Personally, I was honestly going to ignore the whole issue, other than no longer donating to the FSF. I’m a nobody in the Free Software world—somewhat deliberately so—and I was too preoccupied with other projects to sign the open letter against bringing Stallman back until after the deadline. And I had other ideas for Sunday posts that seemed more timely, so I didn’t write about it last month.
They Always Have to Say Something
However, while I was thinking about this upcoming Saturday’s post—animated videos from the FSF—the Foundation decided to make a tone-deaf statement. Here are some excerpts, starting with their central thesis.
We decided to bring RMS back because we missed his wisdom.
Here’s their excuse.
We believe his views will be critical to the FSF as we advance the mission and confront the challenges that software freedom faces.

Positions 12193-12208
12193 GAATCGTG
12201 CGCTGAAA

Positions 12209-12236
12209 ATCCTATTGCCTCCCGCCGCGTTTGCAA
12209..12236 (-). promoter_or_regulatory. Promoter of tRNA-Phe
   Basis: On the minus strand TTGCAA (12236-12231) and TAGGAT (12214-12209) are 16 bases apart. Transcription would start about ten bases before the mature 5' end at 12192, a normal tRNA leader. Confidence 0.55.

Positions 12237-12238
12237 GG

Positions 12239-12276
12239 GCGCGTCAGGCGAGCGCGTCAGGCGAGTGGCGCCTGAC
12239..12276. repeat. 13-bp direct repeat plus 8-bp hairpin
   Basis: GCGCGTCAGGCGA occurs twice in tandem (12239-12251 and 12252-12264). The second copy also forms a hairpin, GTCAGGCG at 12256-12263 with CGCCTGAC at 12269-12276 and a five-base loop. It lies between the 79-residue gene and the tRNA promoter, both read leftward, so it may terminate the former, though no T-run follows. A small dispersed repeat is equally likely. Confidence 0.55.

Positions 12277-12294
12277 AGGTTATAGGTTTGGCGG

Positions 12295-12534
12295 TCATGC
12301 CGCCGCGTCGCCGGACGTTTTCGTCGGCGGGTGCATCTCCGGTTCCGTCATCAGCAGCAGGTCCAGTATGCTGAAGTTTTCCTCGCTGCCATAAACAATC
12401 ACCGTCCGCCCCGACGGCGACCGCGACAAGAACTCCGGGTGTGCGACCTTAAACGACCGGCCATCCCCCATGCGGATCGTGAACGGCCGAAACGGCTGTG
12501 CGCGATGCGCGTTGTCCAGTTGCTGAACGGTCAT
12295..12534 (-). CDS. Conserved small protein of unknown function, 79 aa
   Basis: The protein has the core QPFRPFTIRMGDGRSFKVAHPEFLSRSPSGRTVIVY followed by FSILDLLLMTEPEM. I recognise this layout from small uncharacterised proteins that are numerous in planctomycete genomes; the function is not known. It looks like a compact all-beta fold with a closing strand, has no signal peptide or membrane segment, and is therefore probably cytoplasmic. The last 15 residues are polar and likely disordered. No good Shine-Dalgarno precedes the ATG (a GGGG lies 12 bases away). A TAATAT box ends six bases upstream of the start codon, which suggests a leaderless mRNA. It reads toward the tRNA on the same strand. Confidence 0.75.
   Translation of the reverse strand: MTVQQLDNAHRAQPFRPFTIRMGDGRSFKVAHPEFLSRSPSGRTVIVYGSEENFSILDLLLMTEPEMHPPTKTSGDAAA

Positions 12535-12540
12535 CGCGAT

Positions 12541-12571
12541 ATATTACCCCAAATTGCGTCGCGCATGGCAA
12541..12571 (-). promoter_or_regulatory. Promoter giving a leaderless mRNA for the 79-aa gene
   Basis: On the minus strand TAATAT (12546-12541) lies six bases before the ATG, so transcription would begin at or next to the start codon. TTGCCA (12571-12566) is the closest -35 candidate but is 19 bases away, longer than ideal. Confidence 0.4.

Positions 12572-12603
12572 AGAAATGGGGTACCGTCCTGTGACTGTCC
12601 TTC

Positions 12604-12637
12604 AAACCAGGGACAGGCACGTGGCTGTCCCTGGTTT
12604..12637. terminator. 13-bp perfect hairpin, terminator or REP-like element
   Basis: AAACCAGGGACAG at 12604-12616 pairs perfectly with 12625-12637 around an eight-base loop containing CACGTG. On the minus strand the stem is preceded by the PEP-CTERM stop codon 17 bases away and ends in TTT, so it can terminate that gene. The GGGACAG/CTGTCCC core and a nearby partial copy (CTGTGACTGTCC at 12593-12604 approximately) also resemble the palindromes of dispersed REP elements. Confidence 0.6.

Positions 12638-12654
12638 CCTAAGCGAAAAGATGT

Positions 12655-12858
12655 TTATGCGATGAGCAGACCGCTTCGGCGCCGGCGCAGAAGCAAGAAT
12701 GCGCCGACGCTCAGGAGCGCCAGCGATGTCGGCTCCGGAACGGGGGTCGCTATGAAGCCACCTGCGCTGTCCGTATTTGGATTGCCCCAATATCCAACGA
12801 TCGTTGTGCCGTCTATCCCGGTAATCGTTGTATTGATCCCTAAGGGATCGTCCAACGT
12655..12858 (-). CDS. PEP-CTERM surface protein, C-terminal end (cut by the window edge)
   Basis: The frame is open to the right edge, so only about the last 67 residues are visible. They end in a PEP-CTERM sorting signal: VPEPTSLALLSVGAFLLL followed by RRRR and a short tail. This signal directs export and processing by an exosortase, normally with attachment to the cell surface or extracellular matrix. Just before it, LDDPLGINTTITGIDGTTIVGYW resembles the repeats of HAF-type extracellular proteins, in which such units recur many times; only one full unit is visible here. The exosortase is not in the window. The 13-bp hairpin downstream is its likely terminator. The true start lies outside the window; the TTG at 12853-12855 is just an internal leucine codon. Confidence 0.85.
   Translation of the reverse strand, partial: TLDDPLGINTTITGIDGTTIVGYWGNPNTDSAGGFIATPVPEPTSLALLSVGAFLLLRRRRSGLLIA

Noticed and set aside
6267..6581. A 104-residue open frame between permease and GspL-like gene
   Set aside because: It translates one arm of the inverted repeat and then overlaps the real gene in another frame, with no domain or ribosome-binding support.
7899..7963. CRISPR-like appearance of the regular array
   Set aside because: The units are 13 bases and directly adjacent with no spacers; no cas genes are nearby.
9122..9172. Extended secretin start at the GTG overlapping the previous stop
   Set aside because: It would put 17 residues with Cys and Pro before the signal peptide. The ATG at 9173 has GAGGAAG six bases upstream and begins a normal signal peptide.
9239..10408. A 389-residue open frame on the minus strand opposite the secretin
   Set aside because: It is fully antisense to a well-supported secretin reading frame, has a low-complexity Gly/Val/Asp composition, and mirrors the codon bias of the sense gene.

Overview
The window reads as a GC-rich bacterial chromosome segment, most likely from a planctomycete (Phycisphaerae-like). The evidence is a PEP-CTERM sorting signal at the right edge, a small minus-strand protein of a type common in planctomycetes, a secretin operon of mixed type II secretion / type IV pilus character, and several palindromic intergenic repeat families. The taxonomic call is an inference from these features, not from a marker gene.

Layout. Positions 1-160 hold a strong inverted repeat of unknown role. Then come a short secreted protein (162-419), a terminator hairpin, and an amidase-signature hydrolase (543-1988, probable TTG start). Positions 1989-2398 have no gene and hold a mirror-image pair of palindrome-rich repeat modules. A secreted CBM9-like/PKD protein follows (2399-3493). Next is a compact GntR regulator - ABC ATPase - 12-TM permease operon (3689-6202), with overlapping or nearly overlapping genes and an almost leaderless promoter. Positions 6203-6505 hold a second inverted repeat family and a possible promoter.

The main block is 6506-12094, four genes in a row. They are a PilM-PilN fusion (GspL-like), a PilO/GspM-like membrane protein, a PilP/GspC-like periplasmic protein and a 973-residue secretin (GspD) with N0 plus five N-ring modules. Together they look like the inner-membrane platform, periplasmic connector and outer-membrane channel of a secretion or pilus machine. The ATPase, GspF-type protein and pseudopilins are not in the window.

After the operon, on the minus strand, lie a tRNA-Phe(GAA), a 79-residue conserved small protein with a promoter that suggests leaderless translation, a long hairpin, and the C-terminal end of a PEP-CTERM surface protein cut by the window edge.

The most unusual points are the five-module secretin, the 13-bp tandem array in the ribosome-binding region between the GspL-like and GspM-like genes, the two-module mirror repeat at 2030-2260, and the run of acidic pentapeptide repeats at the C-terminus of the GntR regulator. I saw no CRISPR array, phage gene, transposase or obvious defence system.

And here’s the obligatory empty promise that organizations seem to all think is useful, after they openly betray public trust and want people to forget about it.
The FSF board will continue to pursue additional ideas and actions designed to improve transparency and accountability.
Their actual post goes on for a while, if you would like to confirm that I didn’t take them out of context, but these are the main points that I find expose the FSF as an ineffective social club, rather than the force for freedom that they claim to be. We have an admission that the big problem that they were trying to overcome was that they missed their friend. They state that they don’t have a direction without his opinions, regardless of how destructive those opinions have been in the past. And they claim that they’ll “pursue ideas” for transparency and accountability while showing that neither of those things matters to them when it inconveniences someone that they like.
That convinced me to send them an angry e-mail notifying them of why I will not donate to them again. This post is a much-expanded version of that.